"We must admit that our opponents in this argument have a marked advantage over us. They need only a few words to set forth a half-truth; whereas, in order to show that it is a half-truth, we have to resort to long and arid dissertations." FREDERIC BASIAT
ANCESTRAL Weight Loss Registry Blog
• Dr. Mary Vernon on why carb-restriction works
• Men Vs. Women: Biggest challenges to adopting a paleo or carb-restricted diet
• Dr. Lustig explaining the carbohydrate-insulin-obesity relationship
• Amazing TED talk on Paleo diets as potential treatment for Multiple Sclerosis
Speaking of 'following the science', another important project to which SPARKlers could greatly contribute is 'The American Gut Project' via the 'Human Food Project':
Consider signing up! At least sign up for the newsletter and be part of the beginning sof a revolution in health and medicine!
"Although we know that the composition of our microbiome is important to our health, we’re still trying to figure out the many ways it affects (or, it could be said, creates) our health. We know a few things. In other words, we’re more bacteria than human. We can determine whether someone is lean or obese by looking at their gut flora. We know how the gut microbiome forms the first line of our immune system’s defenses, how it determines our sensitivities to foods, and how it is sensitive to all sorts of stressors. We also know that the microbiome has “something” to do with a range of health issues, like autism, IBS, cancer, diabetes, heart disease, autoimmune diseases… but it’s still very vague. And with our gut flora actually outnumbering our “native” human cells nine to one, we don’t know nearly enough about a crucial, incredibly vast aspect of ourselves that affects every facet of our health. In other words, we’re more bacteria than human, so we had better figure out what’s going on in there.
Jeff Leach of the Human Food Project thinks the key to health today is figuring out the composition of the ideal microbiome. Right now, there’s no solid, reliable reference point for a “perfect microbiome,” though. It simply doesn’t exist. What does the microbiome of an autistic patient look like? What about someone with irritable bowel syndrome? Colon cancer? How does a hunter-gatherer’s gut flora compare to a SAD dieter’s? What about a Primal Blueprint eater’s gut compared to a vegan’s gut? What we eat and how we live affect the composition of our microbiome, which in turn affects our susceptibility to various diseases, but how? How do you get from a “bad” microbiome to a “good” one? These are essential questions that we cannot answer conclusively. Not yet. But if you sign up for The Human Food Project, the world’s biggest crowdsourcing microbiome project in history, we might just get some answers." MARK SCISSON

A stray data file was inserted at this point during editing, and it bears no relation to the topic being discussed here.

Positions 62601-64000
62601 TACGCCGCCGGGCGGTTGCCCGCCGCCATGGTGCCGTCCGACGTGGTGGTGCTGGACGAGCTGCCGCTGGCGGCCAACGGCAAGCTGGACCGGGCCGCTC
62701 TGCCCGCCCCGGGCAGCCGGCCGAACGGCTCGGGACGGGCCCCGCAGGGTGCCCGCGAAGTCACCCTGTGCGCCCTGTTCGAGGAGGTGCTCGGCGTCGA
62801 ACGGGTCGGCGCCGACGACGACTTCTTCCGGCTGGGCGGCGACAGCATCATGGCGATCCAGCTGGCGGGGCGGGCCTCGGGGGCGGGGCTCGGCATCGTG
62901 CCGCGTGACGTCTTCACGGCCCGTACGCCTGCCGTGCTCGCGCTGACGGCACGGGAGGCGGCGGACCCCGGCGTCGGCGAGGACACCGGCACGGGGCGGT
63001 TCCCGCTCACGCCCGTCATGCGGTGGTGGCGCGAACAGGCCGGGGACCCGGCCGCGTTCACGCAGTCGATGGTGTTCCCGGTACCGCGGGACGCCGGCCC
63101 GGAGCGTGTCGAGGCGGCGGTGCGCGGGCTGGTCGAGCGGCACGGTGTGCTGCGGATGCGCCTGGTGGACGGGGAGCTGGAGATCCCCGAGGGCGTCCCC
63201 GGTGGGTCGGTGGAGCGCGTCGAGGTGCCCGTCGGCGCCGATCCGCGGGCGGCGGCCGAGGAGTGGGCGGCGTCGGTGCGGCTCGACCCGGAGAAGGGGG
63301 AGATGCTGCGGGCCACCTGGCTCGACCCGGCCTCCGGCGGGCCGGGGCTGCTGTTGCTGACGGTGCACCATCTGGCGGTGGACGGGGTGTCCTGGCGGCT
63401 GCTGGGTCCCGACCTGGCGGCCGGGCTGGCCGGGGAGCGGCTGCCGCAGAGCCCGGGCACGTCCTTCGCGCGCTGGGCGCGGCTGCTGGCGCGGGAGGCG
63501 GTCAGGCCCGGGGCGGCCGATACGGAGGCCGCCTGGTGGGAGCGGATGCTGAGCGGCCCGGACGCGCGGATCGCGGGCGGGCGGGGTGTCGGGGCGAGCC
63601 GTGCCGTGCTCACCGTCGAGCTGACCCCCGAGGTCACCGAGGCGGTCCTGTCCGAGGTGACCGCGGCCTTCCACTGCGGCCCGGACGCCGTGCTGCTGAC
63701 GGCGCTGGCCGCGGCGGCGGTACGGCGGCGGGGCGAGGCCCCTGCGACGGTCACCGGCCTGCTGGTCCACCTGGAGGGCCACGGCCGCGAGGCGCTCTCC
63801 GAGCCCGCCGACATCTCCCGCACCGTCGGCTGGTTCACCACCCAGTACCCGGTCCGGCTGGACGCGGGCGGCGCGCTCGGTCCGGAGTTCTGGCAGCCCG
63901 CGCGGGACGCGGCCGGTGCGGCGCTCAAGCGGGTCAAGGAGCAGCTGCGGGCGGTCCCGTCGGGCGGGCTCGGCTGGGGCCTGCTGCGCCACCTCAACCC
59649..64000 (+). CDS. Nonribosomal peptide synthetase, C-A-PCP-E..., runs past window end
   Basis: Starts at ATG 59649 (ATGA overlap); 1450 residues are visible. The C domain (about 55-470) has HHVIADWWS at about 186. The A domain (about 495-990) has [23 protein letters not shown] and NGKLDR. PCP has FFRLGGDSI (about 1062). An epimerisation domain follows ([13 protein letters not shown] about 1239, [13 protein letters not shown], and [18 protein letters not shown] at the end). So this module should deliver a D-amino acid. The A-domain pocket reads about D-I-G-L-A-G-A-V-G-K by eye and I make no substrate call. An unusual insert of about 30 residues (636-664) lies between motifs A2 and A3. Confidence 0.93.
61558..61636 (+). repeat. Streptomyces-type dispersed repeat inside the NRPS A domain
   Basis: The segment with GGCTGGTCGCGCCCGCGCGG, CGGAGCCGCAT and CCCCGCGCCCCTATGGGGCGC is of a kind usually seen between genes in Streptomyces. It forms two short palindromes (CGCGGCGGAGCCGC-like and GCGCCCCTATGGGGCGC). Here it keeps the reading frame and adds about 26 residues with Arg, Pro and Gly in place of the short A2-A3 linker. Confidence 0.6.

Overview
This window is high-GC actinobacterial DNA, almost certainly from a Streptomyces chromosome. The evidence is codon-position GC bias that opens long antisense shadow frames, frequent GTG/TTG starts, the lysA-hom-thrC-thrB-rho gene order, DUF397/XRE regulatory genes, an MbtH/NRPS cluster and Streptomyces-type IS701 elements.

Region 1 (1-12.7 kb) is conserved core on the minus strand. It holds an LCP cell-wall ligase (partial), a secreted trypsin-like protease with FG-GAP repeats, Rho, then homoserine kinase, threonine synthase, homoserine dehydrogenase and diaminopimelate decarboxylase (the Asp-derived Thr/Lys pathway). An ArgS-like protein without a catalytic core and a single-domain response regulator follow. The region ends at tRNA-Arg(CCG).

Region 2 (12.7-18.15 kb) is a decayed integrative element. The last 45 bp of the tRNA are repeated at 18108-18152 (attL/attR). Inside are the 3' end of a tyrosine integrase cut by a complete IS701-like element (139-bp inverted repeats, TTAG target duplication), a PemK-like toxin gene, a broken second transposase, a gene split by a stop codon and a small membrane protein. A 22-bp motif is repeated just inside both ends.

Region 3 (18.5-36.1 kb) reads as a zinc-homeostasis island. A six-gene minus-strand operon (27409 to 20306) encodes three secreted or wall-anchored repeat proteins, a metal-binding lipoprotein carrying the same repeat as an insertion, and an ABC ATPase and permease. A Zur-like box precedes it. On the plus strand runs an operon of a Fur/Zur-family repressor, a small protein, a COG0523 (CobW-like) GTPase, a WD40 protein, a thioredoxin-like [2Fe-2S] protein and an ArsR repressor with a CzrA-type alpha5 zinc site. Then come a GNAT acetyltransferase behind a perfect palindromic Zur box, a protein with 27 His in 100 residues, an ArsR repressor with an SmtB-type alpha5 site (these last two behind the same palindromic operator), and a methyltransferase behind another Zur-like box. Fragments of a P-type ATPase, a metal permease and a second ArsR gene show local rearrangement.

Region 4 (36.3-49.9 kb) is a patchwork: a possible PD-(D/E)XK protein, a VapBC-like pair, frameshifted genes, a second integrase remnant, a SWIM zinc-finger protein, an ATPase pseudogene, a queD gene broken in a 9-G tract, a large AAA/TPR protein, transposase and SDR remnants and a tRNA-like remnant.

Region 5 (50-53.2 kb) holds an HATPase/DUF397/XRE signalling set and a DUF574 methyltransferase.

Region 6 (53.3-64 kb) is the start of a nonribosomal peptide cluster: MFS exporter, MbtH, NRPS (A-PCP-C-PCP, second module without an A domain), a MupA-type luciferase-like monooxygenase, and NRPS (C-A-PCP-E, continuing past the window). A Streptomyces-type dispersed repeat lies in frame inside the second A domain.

(quote by CHRISTINE MASON MILLER)
...Because it's about the JOURNEY, not the destination!
JUST DO IT.
'BEFORE' Pictures (May 31, 2009 - September, 2011) & Continuing PROGRESS (February 2012)! Next pictures September 1, 2012!
(I'm now keeping these right under my nose... in addition to being part of every blog I post, they are printed off and taped to my bedroom mirror)
Measurements, Musings & Motivation to MOVE!
(UPDATED/rewritten: JUNE, 2012)
I've Reached My Goal Weight!!!!!!!
NOTE: My weight tracker is NOT a truthful representation of my weight. Instead, I am using it as a tool to help me visualize my goal as though it's already been achieved!
UNTIL. (My 'Just Do It' blog)
DONE Girl Love...
(the footsteps into which I place my own feet)
Why I'm STILL here... my SparkJourney Saga
Words CAN Be Enough... page 3
Paleo... Do you really know what you're talking about?